Similarly a socially independent person wouldn’t stay in a relationship where friendship and trust were violated. He would recognize his value and leave any destructive relationships, confident that he could make healthier ones. He wouldn’t be dependent on the opinions of other people to make decisions important to him. If he wanted to start a business, he wouldn’t allow peer pressure to push him into a job he didn’t like.

Levels of Independence

Independence isn’t an all-or-nothing quality. You can have different levels of social, financial or intellectual independence. You may be in complete and hopeless debt to someone, or you may simply have a small deficit.

This is, once again, easier to see with financial independence. In a scale from complete dependency to complete independence, you would probably these people along the spectrum:

  • The Beggar. This person is completely dependent on other people to survive. If he didn’t receive regular income from other people, he would probably die.
  • The Mooch. This person contributes some value back to society, but takes a lot more. He accepts debts he won’t pay back and relies on friends and governments to maintain his lifestyle.
  • The Replaceable Employee. This person may have some debts, but otherwise contributes as much as she earns. However, her boss could replace her at any time, and she doesn’t have many other means to support herself.
  • The Independent Entrepreneur. This person contributes at least as much value as she takes. She also has many different income sources so no one person holds power over her. Also at this level of the spectrum would be freelancers with different clients or employees with skills that allow them to easily find work.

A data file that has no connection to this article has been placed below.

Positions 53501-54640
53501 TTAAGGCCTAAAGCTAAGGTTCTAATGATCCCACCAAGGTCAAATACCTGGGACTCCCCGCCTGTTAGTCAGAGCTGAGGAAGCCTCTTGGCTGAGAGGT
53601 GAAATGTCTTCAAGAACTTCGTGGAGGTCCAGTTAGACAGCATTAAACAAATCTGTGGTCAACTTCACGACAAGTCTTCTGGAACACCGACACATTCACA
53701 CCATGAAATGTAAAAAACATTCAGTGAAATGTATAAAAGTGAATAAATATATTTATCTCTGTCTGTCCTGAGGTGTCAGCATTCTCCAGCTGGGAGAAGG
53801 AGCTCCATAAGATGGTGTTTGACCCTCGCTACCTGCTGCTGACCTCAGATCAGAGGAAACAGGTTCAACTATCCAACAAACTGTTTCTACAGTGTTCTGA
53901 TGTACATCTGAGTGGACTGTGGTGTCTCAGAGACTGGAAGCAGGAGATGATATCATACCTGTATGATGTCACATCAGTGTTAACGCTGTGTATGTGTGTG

• The Philanthropist. This person doesn’t just use his abundance to cover his debts. He uses it to encourage the independence of other people. He wouldn’t support initiatives that chain people to him, but actively seeks ways to encourage other people to become more independent.

Similarly, social independence has a spectrum from complete dependence to total independence.

  • The Loner. This person is completely reliant on the few friends he does have for social support. If they left, he would be completely alone, which is unthinkable to him. As a result, he would do almost anything to keep their favor.
  • The Wimp. This person contributes value back to her group, but she makes too many concessions to support her relationships. She makes radical changes to her life to accommodate the whims and opinions of friends and family, when they would not do the same for her.
  • The Generic Friend. This person contributes value back to his group, but is dependent on one group for all social support. He also lacks the skills or confidence to make new friends, should this group leave him.